The Mig-21 is indeed a winner but it's delta get a bit of help from a pair of horizontal stabs which the Mirage doesn't have. The Mir 200 has leading edge devices to assist while the poor old Mir 111 series have nothing. They fitted some little fixed canards on some to assist the turn performance. The Kfir had then too. On a recent trip to the Holy Land I was talking to a Kfir driver [also Mirage] who said that in a turning fight the Kfir was no better than the earlier models. They did respect the Mig-21
11th Mar 2011, 12:05
Delta wings can't turn ???
I've seen gun camera of a French Mirage 2000 guns tracking an F-16 at over 9G's. :eek: Happened on TLP in the early '90's. The F-16 pilot couldn't believe it either 'till he saw the video.
11th Mar 2011, 16:32
Ed Rasimus recounts his dealings with Mirage IIIs when flying F-4s.
Re: Best Fighter For It's Time - Military Aircraft - Aviation Forums (http://www.airtalk.org/image-vp196925.html)
Valencia. I was tasked as a "faker" or A/A target--F-4C fully loaded
with three tanks off a KC-135 in the Med east of Gibraltar. Profile
was A/B at the coast of Spain above FL 400. Supersonic run all the way
to Madrid. With three tanks, got just above the mach at the coast. As
the C/L tank went dry, hit 1.3 M. By the time the outboard went dry I
was at 1.5 and finally just over mach 1.6 at FL 460 as I approached
Picked up a Mirage intercepting me by his contrail. He did a
magnificent conversion into firing parameters just as I hit Madrid
TACAN. I eased out of A/B and zoomed into this attack, passing through
FL 630 as I slowed below the mach, then spiraled down through 20,000
with the Mirage firmly (and quite comfortably camped in firing
position). The guy was good and the airplane was great.
We also used to get intercepted by Mirage IIIs of the Spanish AF while
deploying to Turkey from Spain. Flight of four on the wing of a
tanker, the Mirage would join up, then do a level 360 back to the wing
at FL 310--apparently without effort. I would hate to have fought one
At low alt, maybe there would be a chance, but in those days before
"look down/shoot down" Doppler radar, it would have been very
challenging. I've got great respect for the Mirage.
11th Mar 2011, 18:48
There are numerous stories of the British Vulcan giving F15s' heaps at altitude where the delta wing comes into its own.
Such stories would be utter bull$hit! Although we could perhaps tie up a single F-4 or Lightning at altitude (particularly the F-4), the F-15 was in a different league and could easily have had a Vulcan for breakfast.
When I later flew the F-4, I realised that our so-called 'tactics' in the Vulcan would have been completely useless against most semi-active AAMs....
24th Apr 2011, 15:06
I was after a book on RAAF FAC operations and found this on another forum-
Ahhhh, those were the days.
My first experience against a Vulcan in an exercise was in an Avon powered F-86 fitted with only a gunsight-ranging radar and two ancient Sidewinder missiles (AIM-9B). We had to be in the target's six-o'clock, and pointing at the target, for a successful shot. In other words, sneak up on him undetected if you could. The Vulcan was at about 48,000 feet. I was on a 90-degree beam intercept at about 40,000 feet and I could see him conning from about 20 miles or more. Just as I was about to start climbing at about ten miles, remember, not much zoom potential in an F-86 at that altitude, he started his turn towards me. I tried to tangle with him but could not get anywhere near to his six-o'clock position and eventually fell out of the sky to run away about 25 miles to gather some speed and try again. Same result.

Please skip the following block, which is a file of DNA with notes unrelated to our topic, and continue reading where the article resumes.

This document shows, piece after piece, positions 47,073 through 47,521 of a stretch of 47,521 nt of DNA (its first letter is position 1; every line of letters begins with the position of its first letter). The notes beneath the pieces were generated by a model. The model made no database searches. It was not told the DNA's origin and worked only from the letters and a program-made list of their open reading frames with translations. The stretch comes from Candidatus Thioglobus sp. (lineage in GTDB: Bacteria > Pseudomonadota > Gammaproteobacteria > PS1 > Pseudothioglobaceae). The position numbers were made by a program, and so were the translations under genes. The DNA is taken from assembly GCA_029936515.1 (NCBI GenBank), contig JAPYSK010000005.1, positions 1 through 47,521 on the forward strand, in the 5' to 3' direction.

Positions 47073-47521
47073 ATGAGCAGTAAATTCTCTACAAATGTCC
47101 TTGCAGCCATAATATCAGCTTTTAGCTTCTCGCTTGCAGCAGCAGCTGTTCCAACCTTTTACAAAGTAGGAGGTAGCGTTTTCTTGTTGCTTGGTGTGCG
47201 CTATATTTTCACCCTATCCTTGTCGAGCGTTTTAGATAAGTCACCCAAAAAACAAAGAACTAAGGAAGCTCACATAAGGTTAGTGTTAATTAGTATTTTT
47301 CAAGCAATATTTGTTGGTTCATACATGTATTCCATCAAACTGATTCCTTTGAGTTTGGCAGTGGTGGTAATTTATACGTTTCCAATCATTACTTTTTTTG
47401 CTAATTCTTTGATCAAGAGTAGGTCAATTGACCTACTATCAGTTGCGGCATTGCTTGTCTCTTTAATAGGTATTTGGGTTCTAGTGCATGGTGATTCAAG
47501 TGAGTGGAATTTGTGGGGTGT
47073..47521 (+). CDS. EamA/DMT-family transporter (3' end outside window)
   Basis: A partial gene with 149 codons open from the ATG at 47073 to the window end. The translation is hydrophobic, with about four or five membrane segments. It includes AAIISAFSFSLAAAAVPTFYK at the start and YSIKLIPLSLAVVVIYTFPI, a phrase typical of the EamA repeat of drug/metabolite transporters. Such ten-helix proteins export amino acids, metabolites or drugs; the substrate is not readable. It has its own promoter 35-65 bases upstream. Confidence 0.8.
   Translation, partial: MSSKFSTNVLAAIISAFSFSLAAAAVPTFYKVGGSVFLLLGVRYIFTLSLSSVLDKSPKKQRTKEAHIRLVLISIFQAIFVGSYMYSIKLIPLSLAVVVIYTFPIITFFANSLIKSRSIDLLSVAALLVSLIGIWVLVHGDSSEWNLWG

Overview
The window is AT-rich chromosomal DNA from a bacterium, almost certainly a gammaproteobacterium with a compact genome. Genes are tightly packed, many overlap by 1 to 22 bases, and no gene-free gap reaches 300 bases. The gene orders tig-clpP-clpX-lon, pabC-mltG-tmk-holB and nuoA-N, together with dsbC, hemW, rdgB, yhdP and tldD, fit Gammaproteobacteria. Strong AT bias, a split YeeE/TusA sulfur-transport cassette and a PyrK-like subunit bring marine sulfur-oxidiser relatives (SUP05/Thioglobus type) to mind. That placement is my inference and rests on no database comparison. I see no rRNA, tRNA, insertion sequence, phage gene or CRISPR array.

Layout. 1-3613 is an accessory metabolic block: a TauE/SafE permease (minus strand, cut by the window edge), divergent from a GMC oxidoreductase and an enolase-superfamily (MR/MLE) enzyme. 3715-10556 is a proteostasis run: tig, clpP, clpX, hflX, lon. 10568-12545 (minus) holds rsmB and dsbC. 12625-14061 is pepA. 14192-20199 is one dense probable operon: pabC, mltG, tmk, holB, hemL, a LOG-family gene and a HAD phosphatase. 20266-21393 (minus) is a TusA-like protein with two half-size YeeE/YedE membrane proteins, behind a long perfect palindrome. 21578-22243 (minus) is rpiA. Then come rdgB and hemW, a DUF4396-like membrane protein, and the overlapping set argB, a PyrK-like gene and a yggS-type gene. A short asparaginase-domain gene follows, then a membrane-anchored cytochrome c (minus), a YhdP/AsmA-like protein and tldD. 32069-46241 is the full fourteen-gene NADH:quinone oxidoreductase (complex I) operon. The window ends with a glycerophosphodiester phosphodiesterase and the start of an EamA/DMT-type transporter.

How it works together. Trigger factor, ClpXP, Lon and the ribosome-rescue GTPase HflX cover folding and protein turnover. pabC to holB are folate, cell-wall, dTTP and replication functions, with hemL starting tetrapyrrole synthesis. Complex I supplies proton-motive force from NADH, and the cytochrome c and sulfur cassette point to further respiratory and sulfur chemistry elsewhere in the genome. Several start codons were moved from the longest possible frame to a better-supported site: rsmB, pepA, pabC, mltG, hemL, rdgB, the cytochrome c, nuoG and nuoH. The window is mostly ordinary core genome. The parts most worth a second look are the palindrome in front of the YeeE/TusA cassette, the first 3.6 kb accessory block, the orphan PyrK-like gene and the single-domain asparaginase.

My next attempt at getting a Vulcan was in a Mirage III which was fitted with radar and a Matra R530 and two steam-driven sidewinders (same as fitted to the Sabre - we must have had plenty). As Ken mentioned, the bloke in the Vulcan controlling the ECM could do all sorts of fancy things to my radar screen and I have to admit that I didn't have a bloody clue what was going on. Instead of one blip there were about ten blips moving all over the place. I solved that one by turning all emitters off and visually firing an ancient Sidewinder at him on the second intercept. On the first intercept he just played with my like in the F-86 experience. There was no way I could turn with him. In short, two fighters coordinating together were needed to get a kill. I would not count on too much success with the radar missile against a jamming Vulcan as we had no experience against such targets.
Ken, we kept the Matra R530 until the Mirage was replaced with the F-18 Hornet, starting in 1985. The Sidewinders were replaced with Matra Magic infra-red heat-seeking missiles in about 1983 - only three years before the Mirages were retired. They were very capable heat seeking missiles. Close range and reasonably high angle-off.
The max altitude of the Mirage was 75,000 feet. We could fly at 48,000 feet without any suit protection. Up to 55,000 feet with a pressure waist coat, and up to 80,000 with a high altitude suit. The RAAF did not have the rocket motor so 75,000 feet was the limit - where idle RPM equalled max RPM. The RAAF only bought a few full pressure suits, and I believe Col Ackland was wearing one when he had a bit of a hypoxia problem and ended up descending very very very fast. I think the suits belonged to the Institute of Aviation Medicine.